Why do most music promotion and marketing experts leave out to tell independent artists how important having great music is?

May 29, 2020

Over the past years, I spoke to so many musicians. From the times before I was working at a radio station until today as a mix engineer. And most musicians loved to share their music.

While there were great songs amongst the sheer masses of releases, most of the music didn’t stand out. In other words: It wasn’t great enough.

But having great music is the most important thing.

It always amazes me that most music promotion and marketing experts withhold this simple truth from independent artists.

(Maybe all they want is your money? Anyways…)

Again, the most important thing is to make great music.

Once you have this dialed in, you can (and should) promote and market the sh-t out of it.

This leaves us with one question…

What is great music?

Great music isn’t determined by one variable. There are plenty.

But before we dive deeper, keep the following in mind:

Everything is relative.

  • If you want to get into Top 40, create a song that’s great enough.
  • If you want to get on Spotify playlists, make sure to sound great enough.
  • If you want to please listeners of a certain genre, create a song that’s great enough.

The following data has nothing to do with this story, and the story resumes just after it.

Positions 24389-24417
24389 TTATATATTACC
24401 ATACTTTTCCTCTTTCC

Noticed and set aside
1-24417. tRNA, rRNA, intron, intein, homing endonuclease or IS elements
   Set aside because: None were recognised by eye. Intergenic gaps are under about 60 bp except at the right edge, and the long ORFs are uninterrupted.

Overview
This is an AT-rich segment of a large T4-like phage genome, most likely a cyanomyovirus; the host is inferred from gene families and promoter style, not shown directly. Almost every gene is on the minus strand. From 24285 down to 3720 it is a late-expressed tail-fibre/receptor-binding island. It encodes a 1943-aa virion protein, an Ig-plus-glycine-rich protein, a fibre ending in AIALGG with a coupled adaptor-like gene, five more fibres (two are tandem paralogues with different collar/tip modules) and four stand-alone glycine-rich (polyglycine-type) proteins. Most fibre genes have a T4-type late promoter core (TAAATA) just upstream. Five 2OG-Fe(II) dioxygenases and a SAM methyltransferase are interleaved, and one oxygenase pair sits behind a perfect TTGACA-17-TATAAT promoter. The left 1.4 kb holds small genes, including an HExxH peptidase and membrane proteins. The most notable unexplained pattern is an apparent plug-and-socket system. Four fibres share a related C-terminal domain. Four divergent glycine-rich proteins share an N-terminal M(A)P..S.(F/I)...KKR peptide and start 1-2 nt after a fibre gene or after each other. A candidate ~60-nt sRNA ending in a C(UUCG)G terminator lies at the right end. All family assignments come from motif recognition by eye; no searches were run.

• If you want your music appeal to the audience of another artist, create a song that’s great enough.

And the list goes on.

Do you get the point?

In short: Make great music for your audience.

Of course, there’s always the chance to change the listener’s behavior. In fact, the music industry evolves at an extreme speed. But, still, this usually happens over time, and not with only one song.

So unless you know for a fact that you’re the next big bang – keep it real and make great music for your audience.

The many variables of great music

Once you know why you make great music, you can focus on the what and how.

What do you need to make great music? How do you create great music?

So let’s start with what you need.

What do you need to make great music?

First of all, leave one thought behind:

You don’t have to be the very best to make something happen. You need to be great enough.

For example, you suck at playing guitar but wanna play a crazy guitar solo. To get this done, you have to practice enough to master the flying fingers. Or you hire someone who does the guitar solo for you. Keep in mind though that if you ever wanna play this live, you have to master it yourself or hire someone to join you.

Another example: All you want is to play rhythm guitar. Now your focus switches and you need to master the rhythm and the chords. Or, again, hire someone who masters this.

It’s a decision-making game. And you are in charge of making them.

Though, the game is called All About Great Music. If you master hiring a team of people who create a great song for you, that’s fine. (Although you would rather be a producer than an artist by then.)

It’s crucial for you to master what you need to make great music.

But how do you create great music?

When you know what you need, the how becomes easy